Shooters had a simple set-up: hand-drawn and photocopied wild turkey head and neck targets taped to cardboard boxes weighted down by firewood logs. Targets were set at 20 and 30 yards from the shooting spot. Each shooter took one shot at each new target placed at each distance. So, each shooter had two different targets from which he could assess his shooting and the effectiveness of each gun. They each used Federal Heavyweight TSS .410 bore ammo in size 9 shot.

So much for the controllable aspects of the field testing. Now for the variables.

They shot on two separate occasions, so the weather might have influenced how their shots turned out. Shooters didn’t shoot from the same positions. Ed Moore and Gilbert Holt shot from the offhand position. Rick Thomas tried offhand and then two different types of “realistic” shots from a sitting position. Other irregularities introduced themselves. As a result, the shooters felt that only Ed Moore’s pellet location on the targets delivered any reliable information. So we are only reporting data from his targets.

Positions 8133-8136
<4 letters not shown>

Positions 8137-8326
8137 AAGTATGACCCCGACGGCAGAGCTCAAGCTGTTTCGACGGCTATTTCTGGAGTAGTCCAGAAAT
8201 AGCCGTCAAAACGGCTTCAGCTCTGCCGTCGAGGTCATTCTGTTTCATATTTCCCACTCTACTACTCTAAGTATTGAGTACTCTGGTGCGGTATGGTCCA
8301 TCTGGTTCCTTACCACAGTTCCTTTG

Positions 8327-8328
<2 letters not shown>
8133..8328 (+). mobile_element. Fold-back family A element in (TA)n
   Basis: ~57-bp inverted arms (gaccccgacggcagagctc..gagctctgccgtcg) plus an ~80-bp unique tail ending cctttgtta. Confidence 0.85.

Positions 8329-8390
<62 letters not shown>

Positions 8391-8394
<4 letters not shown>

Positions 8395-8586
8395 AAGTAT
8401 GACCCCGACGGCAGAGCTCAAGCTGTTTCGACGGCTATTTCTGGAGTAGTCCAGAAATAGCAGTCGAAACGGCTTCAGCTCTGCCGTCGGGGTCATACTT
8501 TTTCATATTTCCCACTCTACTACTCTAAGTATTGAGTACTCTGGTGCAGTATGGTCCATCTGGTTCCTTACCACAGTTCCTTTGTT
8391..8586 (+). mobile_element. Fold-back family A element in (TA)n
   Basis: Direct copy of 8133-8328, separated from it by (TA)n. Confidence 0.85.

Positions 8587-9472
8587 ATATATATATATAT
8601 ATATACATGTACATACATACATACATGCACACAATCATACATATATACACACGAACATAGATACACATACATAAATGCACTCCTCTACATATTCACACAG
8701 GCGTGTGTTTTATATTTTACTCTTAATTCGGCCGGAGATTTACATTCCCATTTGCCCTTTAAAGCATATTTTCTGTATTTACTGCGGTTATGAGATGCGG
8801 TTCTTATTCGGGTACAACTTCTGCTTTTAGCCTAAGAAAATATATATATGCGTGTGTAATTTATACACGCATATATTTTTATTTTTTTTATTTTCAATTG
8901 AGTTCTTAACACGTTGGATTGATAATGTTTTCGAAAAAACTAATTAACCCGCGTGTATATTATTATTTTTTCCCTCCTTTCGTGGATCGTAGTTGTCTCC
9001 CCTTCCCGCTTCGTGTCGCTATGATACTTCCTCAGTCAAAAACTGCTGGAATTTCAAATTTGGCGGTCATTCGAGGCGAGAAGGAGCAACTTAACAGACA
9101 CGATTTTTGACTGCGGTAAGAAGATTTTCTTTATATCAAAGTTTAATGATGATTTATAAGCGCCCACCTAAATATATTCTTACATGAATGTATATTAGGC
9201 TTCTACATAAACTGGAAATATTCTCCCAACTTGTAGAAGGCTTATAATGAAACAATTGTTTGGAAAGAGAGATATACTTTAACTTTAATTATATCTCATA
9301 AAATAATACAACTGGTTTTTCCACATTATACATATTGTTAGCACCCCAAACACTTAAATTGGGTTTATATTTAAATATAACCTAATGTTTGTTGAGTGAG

Results

Both guns featured a camouflage finish, an accessory rail for a scope or red dot sight, vented rib and sling studs. Their fiber optic front sights and extended chokes give one the sense of a longer than usual sighting plane.

Once they recorded their shooting scores and compared notes, our shooters came to a simple conclusion: Muller and the NWTF have hit a bullseye with their advice. No matter the gun, to be effective and ethical, one needs to pattern it and learn its tendencies before he can rely on it in the turkey woods.

Mossberg 500

Pros

  • Lightweight
  • Trim — would be great to carry for turkey season
  • Pumped and fed shells smoothly
  • Ejector sent shells flying
  • Good camouflage
  • Top tang safety very easy and efficient
  • Very tight pattern at distances